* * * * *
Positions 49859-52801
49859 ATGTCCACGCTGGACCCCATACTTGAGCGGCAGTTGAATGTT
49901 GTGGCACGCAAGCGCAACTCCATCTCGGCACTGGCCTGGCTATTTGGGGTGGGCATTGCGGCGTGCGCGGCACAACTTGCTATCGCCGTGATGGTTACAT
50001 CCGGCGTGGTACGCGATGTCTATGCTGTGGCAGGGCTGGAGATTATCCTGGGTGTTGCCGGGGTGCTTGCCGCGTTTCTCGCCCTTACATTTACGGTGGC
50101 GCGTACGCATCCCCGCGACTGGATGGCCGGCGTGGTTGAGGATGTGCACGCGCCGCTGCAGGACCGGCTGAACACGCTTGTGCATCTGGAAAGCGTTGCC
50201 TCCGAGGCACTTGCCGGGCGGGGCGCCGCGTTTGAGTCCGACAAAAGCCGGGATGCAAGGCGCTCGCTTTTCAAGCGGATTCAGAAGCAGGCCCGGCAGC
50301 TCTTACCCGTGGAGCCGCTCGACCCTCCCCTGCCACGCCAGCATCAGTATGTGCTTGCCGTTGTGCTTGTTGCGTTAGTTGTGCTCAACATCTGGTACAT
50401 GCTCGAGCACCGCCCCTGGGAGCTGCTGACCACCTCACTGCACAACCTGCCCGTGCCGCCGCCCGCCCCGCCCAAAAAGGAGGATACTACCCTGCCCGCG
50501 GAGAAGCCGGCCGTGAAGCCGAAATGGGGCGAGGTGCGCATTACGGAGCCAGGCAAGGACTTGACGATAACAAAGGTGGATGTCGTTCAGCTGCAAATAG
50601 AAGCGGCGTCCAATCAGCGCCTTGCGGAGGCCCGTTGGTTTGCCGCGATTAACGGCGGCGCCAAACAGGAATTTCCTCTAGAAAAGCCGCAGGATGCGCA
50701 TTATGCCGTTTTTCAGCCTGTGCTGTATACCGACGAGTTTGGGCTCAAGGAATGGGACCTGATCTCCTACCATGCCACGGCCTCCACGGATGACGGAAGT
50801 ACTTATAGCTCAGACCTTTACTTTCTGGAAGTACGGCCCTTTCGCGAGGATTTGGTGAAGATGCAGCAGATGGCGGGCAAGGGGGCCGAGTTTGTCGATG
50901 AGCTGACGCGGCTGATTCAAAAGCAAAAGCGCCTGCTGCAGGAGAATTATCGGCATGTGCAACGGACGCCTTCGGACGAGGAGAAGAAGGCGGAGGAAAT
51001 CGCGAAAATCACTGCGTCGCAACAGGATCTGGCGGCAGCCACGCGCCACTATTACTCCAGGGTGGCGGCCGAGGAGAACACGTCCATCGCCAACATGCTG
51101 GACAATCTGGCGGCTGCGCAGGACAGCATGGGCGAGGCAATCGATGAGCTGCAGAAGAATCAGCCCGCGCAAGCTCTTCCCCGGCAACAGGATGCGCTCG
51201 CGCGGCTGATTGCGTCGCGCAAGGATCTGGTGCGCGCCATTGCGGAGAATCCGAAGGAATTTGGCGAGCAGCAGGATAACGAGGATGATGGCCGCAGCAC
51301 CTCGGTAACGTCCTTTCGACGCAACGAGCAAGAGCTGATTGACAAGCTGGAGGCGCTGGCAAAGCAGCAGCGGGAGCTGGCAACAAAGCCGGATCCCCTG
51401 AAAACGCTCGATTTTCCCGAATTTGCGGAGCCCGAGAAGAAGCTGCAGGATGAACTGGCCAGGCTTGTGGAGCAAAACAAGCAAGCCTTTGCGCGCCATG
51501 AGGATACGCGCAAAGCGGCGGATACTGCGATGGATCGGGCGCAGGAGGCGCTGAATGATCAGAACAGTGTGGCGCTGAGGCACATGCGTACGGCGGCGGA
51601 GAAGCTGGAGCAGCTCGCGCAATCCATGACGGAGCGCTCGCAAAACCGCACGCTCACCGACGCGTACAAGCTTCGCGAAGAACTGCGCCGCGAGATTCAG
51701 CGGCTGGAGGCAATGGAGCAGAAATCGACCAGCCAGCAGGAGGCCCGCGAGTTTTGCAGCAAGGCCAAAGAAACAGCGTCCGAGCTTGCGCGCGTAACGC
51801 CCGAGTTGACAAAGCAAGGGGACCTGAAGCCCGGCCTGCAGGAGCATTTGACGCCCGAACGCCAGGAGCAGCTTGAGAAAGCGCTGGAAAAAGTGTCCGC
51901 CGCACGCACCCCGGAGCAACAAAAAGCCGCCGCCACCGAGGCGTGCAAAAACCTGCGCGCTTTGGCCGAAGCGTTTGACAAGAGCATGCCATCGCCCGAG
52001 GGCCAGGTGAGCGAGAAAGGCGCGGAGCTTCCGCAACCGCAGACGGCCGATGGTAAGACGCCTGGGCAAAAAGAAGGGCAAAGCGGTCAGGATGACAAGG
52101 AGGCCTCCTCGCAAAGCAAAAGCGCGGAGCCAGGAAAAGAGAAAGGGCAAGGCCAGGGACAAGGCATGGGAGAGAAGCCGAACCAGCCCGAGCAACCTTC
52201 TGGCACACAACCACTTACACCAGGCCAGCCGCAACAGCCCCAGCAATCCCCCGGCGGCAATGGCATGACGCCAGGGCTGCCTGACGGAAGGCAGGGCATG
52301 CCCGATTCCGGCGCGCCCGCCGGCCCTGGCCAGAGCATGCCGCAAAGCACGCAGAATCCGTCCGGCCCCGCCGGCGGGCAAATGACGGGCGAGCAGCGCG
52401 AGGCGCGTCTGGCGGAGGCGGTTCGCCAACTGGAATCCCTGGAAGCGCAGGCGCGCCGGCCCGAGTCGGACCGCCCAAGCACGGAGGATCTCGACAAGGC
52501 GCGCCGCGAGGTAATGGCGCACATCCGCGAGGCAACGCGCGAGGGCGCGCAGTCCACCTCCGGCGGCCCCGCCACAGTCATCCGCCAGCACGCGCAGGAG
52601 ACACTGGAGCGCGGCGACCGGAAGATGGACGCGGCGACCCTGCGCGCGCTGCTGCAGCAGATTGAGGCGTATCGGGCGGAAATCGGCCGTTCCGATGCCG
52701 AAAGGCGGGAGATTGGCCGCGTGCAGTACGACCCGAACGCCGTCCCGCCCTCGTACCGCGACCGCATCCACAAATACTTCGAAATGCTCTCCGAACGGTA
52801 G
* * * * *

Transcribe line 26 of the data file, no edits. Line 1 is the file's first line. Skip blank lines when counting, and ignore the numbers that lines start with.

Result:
52201 TGGCACACAACCACTTACACCAGGCCAGCCGCAACAGCCCCAGCAATCCCCCGGCGGCAATGGCATGACGCCAGGGCTGCCTGACGGAAGGCAGGGCATG